Candidate Targets Pipeline

Drugs, Antitoxins, and Vaccines

As part of NMPDR’s efforts to provide web-based resources to the scientific community conducting research on organisms considered to be potential agents of biowarfare or bioterrorism or to cause emerging or re-emerging diseases, the NMPDR Targets Pipeline, currently in development, explores bioinformatic target identification coupled with in silico docking analysis. A growing collection of candidate targets for therapeutic intervention is being generated from NMPDR sequence data, curated literature annotations, and structural data from Protein Data Bank (PDB). Our goal is to computationally select sets of small organic compounds that have the potential to alter bacterial viability, virulence, toxicity, or stimulation of the host immune response by interacting with these target proteins.

Reports of experimental evidence for essentiality, virulence, antibiotic susceptibility or resistance, surface expression, secretion, and toxicity have been annotated as "attributes" of protein sequences in the NMPDR. The curation effort represents a first pass through the literature, simply for proof of concept of the downstream analysis. Only a few reports of high-throughput screening for such characteristics in important pathogens have been encoded as attributes of the respective genes. We welcome suggestions of literature that should be curated. These annotated characteristics are used to identify target proteins for in silico screening.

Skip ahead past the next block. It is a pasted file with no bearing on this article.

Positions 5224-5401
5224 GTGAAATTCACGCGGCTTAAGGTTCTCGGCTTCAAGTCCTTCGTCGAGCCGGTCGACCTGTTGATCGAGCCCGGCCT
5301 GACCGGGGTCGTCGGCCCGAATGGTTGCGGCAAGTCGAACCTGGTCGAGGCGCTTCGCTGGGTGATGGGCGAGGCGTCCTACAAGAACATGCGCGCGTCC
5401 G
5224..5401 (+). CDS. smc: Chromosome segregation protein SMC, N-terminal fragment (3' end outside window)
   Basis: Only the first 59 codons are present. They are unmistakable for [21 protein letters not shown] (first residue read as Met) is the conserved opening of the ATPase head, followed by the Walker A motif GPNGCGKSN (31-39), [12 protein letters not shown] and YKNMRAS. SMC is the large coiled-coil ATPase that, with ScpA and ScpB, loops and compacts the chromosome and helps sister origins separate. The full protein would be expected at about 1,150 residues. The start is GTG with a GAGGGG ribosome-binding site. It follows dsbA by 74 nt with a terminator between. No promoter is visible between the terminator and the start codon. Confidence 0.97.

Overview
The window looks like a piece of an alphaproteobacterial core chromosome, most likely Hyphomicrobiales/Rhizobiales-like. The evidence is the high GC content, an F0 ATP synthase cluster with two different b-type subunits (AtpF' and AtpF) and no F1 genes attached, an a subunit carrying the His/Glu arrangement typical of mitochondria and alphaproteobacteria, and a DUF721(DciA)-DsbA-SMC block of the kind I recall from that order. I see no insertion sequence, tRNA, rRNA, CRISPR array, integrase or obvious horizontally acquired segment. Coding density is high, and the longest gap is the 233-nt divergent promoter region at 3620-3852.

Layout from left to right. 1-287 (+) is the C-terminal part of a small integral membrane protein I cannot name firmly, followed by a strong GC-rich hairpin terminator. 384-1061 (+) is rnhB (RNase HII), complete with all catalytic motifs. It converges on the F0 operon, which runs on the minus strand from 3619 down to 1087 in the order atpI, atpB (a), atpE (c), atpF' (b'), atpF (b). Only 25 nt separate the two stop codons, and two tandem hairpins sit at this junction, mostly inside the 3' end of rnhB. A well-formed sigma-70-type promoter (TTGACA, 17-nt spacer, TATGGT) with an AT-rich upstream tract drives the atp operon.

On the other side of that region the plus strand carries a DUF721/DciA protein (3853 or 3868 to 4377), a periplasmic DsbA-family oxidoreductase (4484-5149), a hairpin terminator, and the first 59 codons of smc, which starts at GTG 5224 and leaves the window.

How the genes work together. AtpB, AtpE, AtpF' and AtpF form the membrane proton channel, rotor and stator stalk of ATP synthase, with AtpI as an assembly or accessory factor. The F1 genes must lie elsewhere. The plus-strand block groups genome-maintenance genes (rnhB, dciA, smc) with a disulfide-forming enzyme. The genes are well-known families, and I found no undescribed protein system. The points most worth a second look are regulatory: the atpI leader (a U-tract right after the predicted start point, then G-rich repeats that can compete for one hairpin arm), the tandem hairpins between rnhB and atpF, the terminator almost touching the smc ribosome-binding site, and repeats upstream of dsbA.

The Candidates

Virtual Structural Proteomes

In addition to designated target proteins, which have both a PDB match and a curated annotation of a characteristic that implicates it as a specific target, all proteins with homologs in PDB have been compiled for one representative strain of each of the NMPDR organisms. These virtual structural proteomes, or homologous structural proteomes, are presented in tables with links to NMPDR protein pages and PDB. These tables provide a resource for target discovery.

Potential Targets

Tables of potential targets of therapeutic molecular interactions are automatically generated from the NMPDR database according to annotations and BLASTP matches to proteins in PDB, which have experimentally determined structures. These proteins are presented in separate tables for drug, antitoxin, and vaccine targets. Entries are specific for a particular pathogenic strain and include links to NMPDR protein pages, PDB and the literature.

Broad spectrum targets for in silico and in vitro drug screening

A curated subset of proteins that are essential in S. aureus and/or S. pneumoniae, have homologs in many of the bacterial priority pathogens, have a homolog in PDB with an experimentally solved structure, and have been included in a subsystem by NMPDR curators are presented in a table with links to both biochemical and structural data. These represent potential targets of broad-spectrum antibiotics and are the first set of targets to be used for computational molecular docking.

Virtual Screening